HDR - second attempt - guidance still needed

Discussion in 'Photography Beginners' Forum' started by jasonkt, Aug 13, 2008.

  1. jasonkt

    jasonkt TPF Noob!

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    This time around I tried out the photoshop:automate:hdr feature. I also spent more time messing around with contrast and shadows etc. I'm still not happy with the results. I used 6 exposures, raw files, converted to 8 bit and tried to understand tone mapping, increased contrast in trees/fields, decreased contrast in sky, adjusted shadows, contrast and saturation, but I did not adjust levels, color, brightness, exposure (except when in 32 bit), etc.

    My goal is to understand what I need to do create different effects, and while playing on my own is one way to learn, I am getting a lot out of these tutorials and links that have been posted. I still need your help! I am not going for one specific look, so this picture didn't come out this way because I wanted to. It came out this way because I left it at that, you know? Thanks for the tips!

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  2. tirediron

    tirediron Watch the Birdy! Staff Member Supporting Member

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    At this size, the image doesn't look bad at all, except for the colour of the clouds. My thoughts would be to select the clouds, convert them to a layer (from the final HDR) and work with them that way. You can also try omitting certain images (IIRC, Photoshop HDR app allows you to preview the merged image as you select and deselect from a range of input images) and seeing if one in particular is the issue.

    To move slightly off topic, I would suggest that looking at this particular image, it would have been better suited to using graduated neutral density filters to deal with the bright sky.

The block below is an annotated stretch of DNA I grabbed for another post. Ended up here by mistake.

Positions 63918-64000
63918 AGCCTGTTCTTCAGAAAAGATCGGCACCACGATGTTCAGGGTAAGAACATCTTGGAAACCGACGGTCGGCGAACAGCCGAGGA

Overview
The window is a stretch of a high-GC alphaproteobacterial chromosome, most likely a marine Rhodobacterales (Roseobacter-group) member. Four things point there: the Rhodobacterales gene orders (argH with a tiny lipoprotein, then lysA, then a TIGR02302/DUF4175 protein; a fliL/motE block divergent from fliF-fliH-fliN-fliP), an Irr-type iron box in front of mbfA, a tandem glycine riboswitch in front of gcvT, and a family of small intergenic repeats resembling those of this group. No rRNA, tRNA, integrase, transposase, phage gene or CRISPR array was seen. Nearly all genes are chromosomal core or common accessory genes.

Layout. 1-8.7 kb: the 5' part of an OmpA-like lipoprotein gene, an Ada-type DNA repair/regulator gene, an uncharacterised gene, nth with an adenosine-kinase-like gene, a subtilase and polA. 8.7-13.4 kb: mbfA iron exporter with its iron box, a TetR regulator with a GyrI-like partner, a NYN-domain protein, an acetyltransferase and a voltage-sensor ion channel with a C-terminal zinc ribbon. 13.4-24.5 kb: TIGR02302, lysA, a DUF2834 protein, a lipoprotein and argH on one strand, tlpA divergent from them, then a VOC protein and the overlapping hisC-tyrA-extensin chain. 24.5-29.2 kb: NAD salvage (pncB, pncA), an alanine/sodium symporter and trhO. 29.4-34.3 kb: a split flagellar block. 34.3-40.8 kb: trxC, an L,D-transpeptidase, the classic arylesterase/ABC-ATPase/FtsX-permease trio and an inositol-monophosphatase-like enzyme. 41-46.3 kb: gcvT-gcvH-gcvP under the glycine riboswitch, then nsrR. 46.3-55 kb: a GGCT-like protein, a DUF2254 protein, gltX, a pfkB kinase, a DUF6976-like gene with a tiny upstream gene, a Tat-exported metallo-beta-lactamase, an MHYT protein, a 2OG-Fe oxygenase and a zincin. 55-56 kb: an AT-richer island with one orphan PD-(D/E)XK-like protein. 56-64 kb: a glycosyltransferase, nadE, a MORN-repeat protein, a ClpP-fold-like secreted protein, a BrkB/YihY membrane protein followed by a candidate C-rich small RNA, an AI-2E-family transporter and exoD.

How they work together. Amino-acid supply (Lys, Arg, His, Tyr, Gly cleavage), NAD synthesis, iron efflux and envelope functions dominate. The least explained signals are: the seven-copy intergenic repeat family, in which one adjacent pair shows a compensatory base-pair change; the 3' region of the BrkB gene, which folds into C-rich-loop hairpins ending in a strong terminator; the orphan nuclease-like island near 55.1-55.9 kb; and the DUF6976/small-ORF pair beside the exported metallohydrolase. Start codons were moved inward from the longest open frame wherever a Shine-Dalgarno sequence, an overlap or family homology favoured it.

3. jasonkt

    jasonkt TPF Noob!

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    Thanks tirediron, I checked into neutral density filters, I haven't worked with filters yet but now it kind of seems like "duh". I'll look into getting one this week when I'm getting a new lens from B&H, seems like a Lee .6 hard filter is the way to go for my first one? It may be a few weeks or more before I would think about another one.

    What is it that makes this image better for a filter than HDR, though? Is it the lack of detail in the foreground? I imagined some better effects there. I have a lot of exposures of this pic, I might be able to do a better job with it. I'll see and post an edit if I can.
     
  4. jasonkt

    jasonkt TPF Noob!

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    further editing (still just guessing mostly)...

    [​IMG]

    also here are 3 of my exposures just for comparison:

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  5. 92sir

    92sir TPF Noob!

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    I personally dont like the hdr feature is photoshop I prefer photomatix. Since its ok to edit your pictures I took a quick shot at it hope you dont mind if its a prob just let me know.
    [​IMG]
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  6. bigalbest

    bigalbest TPF Noob!

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    Photomatix does a better job than Photoshop, it's easy to use and there is a version you can download for free. The free download leaves a watermark on your photos but gives you a good idea what it can do. Also you should shoot in raw and use those or save as tiff's or Photoshop files (no jpegs).
     
  7. chrisburke

    chrisburke TPF Noob!

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    I agree with ^^^ i use photomatix for my hdrs and it is way better then photoshop
     
  8. tirediron

    tirediron Watch the Birdy! Staff Member Supporting Member

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    Looking at the three images you've posted, it's easy to see what's happened. The software has "magnified" the glow in the clouds and esentially given you an output which is the sum of the last two imputs. If the clouds hadn't had that gold glow, it wouldn't have been a problem; using 3-4 stops of G-ND should have produced a image with the sky you see in #3, and the foreground partway between the first two images.

    The reason I suggested this image was better suited for filter correction than for HDR correction was because the exposure issue is very simple; too bright above the clouds, too dark below it, and a nice horizontal division between the two. To my mind, HDR is best suited to more complex exposure situations where there are many areas of light and shadow, and of varying intensity. I'm an advocate of 'get it right in the camera, not the darkroom'.
     

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